A Monster Calls by Patrick Ness, illustrated by Jim Kay (2011)
At seven minutes past midnight, thirteen-year-old Conor wakes to find a monster outside his bedroom window. But it isn’t the monster Conor’s been expecting– he’s been expecting the one from his nightmare, the nightmare he’s had nearly every night since his mother started her treatments. The monster in his backyard is different. It’s ancient. And wild. And it wants something from Conor. Something terrible and dangerous. It wants the truth. (Source: Chapters.ca)
The Night Circus by Erin Morgenstern (2011)
The circus arrives at night, without warning. No announcements precede it. It is simply there, when yesterday it was not. Within nocturnal black and white striped tents awaits a unique experience, a feast for the senses, where one can get lost in a maze of clouds, meander through a lush garden made of ice, stand awestruck as a tattooed contortionist folds herself into a small glass box, and gaze in wonderment at an illusionist performing impossible feats of magic.
Welcome to Le Cirque des Rêves. Beyond the smoke and mirrors, however, a fierce competition is underway – a contest between two young magicians, Celia and Marco, who have been trained since childhood to compete in “a game,” in which each must use their powers of illusion to best the other. Unbeknownst to them, this game is a duel to the death, and the circus is but the stage for a remarkable battle of imagination and will. (Source: Chapters.ca)
Pretty Monsters by Kelly Link, illustrated by Shaun Tan (2008)
Through the lens of Kelly Link’s vivid imagination, nothing is what it seems, and everything deserves a second look. From the multiple award- winning “The Faery Handbag,” in which a teenager”s grandmother carries an entire village (or is it a man-eating dog?) in her handbag, to the near-future of “The Surfer,” whose narrator (a soccer-playing skeptic) waits with a planeload of refugees for the aliens to arrive, these ten stories are funny and full of unexpected insights and skewed perspectives on the world. (Source: Chapters.ca)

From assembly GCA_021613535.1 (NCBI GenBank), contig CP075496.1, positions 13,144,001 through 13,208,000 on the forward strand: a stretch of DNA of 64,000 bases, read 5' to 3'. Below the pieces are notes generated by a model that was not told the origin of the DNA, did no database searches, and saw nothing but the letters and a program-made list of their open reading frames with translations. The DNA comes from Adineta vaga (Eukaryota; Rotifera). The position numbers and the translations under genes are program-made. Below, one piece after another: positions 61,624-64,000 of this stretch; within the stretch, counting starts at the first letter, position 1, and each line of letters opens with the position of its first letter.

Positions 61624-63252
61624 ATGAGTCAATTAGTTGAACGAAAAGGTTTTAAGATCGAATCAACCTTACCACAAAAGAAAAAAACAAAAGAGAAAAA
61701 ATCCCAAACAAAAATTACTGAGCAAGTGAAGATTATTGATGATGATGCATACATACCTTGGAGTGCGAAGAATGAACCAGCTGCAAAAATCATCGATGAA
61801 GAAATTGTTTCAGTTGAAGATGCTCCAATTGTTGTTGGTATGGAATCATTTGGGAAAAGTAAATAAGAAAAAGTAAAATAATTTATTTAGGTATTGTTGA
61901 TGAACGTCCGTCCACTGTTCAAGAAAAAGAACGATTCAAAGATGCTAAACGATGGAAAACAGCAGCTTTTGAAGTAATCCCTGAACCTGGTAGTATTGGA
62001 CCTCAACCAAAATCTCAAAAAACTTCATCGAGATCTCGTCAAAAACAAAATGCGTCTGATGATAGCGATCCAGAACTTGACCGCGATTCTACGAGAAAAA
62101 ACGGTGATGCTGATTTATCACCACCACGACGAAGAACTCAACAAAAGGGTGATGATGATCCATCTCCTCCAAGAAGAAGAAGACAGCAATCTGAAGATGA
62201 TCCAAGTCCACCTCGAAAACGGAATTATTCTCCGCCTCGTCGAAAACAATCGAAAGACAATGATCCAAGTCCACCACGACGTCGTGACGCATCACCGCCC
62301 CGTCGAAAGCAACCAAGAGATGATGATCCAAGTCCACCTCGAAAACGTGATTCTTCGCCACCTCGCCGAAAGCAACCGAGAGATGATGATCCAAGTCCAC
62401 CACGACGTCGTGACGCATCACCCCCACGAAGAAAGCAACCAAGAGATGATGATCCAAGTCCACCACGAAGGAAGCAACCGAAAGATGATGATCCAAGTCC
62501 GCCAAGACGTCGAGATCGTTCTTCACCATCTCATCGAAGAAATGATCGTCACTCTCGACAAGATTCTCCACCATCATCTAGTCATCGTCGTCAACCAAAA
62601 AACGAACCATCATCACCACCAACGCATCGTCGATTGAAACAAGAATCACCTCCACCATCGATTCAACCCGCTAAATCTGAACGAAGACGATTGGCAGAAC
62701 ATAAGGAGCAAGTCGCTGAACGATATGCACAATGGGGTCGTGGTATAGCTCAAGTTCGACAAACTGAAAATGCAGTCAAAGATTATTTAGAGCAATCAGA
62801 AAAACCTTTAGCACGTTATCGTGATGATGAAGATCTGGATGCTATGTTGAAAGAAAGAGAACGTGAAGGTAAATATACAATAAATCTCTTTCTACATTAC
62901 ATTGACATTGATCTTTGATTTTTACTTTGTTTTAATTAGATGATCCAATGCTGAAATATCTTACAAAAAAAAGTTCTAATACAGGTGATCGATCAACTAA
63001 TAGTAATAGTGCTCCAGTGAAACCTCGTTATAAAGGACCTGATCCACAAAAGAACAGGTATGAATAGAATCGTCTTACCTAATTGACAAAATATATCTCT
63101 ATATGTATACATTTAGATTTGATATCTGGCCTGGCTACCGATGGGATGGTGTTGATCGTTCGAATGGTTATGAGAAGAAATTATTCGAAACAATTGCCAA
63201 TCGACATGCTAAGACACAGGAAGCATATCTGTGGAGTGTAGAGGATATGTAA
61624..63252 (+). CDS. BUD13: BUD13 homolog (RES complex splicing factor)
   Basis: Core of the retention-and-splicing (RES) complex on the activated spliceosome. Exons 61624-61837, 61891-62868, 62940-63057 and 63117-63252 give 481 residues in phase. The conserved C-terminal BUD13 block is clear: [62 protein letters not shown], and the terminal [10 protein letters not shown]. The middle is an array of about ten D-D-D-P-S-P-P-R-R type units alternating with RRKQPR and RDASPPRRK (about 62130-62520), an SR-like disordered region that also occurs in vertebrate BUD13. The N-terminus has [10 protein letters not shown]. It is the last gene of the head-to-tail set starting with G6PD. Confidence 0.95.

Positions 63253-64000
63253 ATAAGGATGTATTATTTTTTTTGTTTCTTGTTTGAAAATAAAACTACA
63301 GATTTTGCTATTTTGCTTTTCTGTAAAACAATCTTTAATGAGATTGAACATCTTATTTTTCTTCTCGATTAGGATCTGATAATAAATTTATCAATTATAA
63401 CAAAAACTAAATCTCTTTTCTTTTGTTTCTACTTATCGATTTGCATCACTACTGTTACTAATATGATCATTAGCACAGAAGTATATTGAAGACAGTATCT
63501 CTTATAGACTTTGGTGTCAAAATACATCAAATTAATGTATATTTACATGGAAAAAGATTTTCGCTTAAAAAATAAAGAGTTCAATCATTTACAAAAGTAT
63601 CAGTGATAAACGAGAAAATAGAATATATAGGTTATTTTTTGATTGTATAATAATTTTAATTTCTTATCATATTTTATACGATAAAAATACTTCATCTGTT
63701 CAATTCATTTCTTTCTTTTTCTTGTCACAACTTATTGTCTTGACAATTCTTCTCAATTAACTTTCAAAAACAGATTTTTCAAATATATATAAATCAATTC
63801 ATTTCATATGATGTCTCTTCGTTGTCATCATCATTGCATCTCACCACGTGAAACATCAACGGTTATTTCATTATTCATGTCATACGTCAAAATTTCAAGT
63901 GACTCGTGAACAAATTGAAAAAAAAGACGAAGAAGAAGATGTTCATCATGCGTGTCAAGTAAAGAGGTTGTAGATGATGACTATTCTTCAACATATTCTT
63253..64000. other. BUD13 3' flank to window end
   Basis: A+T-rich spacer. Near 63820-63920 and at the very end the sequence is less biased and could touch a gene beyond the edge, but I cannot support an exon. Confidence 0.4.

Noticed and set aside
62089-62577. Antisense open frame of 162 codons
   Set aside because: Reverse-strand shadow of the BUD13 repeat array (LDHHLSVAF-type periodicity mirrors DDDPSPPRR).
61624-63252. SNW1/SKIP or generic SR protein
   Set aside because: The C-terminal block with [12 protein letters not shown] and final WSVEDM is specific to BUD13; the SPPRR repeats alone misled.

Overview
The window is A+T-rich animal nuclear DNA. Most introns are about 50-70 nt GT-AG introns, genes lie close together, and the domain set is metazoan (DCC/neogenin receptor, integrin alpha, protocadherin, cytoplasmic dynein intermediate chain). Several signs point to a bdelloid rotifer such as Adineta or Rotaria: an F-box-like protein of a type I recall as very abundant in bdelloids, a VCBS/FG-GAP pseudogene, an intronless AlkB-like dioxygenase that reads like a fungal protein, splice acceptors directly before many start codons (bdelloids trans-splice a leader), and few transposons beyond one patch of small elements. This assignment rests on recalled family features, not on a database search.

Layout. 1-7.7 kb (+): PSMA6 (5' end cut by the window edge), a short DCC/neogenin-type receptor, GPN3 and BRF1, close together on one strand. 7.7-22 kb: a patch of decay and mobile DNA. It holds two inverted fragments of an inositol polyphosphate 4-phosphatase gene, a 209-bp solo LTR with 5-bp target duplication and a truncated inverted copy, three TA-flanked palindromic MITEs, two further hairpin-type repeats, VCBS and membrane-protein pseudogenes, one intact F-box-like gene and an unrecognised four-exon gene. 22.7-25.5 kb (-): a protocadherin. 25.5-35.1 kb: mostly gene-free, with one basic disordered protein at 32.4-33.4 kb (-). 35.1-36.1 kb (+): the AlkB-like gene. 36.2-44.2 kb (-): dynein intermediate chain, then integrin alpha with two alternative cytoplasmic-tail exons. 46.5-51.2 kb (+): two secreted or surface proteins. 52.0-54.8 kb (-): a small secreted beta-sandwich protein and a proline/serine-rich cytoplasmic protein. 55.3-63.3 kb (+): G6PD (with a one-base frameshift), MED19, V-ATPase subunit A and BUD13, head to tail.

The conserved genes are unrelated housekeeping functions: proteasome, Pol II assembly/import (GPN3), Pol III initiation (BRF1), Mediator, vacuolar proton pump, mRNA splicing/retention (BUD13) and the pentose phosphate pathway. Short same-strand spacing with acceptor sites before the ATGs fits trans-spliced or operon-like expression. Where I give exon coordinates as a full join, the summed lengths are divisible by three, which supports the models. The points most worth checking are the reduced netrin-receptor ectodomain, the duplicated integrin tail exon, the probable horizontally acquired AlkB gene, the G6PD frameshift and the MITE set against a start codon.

Searching for another realistic romance along the lines of The Future of Us? Look no further than these great books:
Dash & Lily’s Book of Dares by Rachel Cohn & David Levithan (2010)
Lily has left a red notebook full of challenges on a favorite bookstore shelf, waiting for just the right guy to come along and accept its dares. But is Dash that right guy? Or are Dash and Lily only destined to trade dares, dreams, and desires in the notebook they pass back and forth at locations across New York? Could their in-person selves possibly connect as well as their notebook versions? Or will they be a comic mismatch of disastrous proportions? (Source: Chapters.ca)
Bono met his wife in high school, Park says.
So did Jerry Lee Lewis, Eleanor answers.
I’m not kidding, he says.
You should be, she says, we’re 16.
What about Romeo and Juliet?
Shallow, confused, then dead.
I love you, Park says.
Wherefore art thou, Eleanor answers.
I’m not kidding, he says.
You should be.
Set over the course of one school year in 1986, this is the story of two star-crossed misfits—smart enough to know that first love almost never lasts, but brave and desperate enough to try.
Every Day by David Levithan (2012)
Every day a different body. Every day a different life. Every day in love with the same girl.
There’s never any warning about where it will be or who it will be. A has made peace with that, even established guidelines by which to live: Never get too attached. Avoid being noticed. Do not interfere.
It’s all fine until the morning that A wakes up in the body of Justin and meets Justin’s girlfriend, Rhiannon. From that moment, the rules by which A has been living no longer apply. Because finally A has found someone he wants to be with-day in, day out, day after day. (Source: Chapters.ca)
Graffiti Moon by Cath Crowley (2012)
Senior year is over, and Lucy has the perfect way to celebrate: tonight, she’s going to find Shadow, the mysterious graffiti artist whose work appears all over the city. He’s out there somewhere-spraying color, spraying birds and blue sky on the night-and Lucy knows a guy who paints like Shadow is someone she could fall for. Really fall for. Instead, Lucy’s stuck at a party with Ed, the guy she’s managed to avoid since the most awkward date of her life. But when Ed tells her he knows where to find Shadow, they’re suddenly on an all-night search around the city. And what Lucy can’t see is the one thing that’s right before her eyes. (Source: Chapters.ca)
Lola and the Boy Next Door by Stephanie Perkins (2011)
Budding designer Lola Nolan doesn’t believe in fashion . . . she believes in costume. The more expressive the outfit – more sparkly, more fun, more wild – the better. But even though Lola’s style is outrageous, she’s a devoted daughter and friend with some big plans for the future. And everything is pretty perfect (right down to her hot rocker boyfriend) until the dreaded Bell twins, Calliope and Cricket, return to the neighborhood.
When Cricket – a gifted inventor – steps out from his twin sister’s shadow and back into Lola’s life, she must finally reconcile a lifetime of feelings for the boy next door. (Source: Chapters.ca)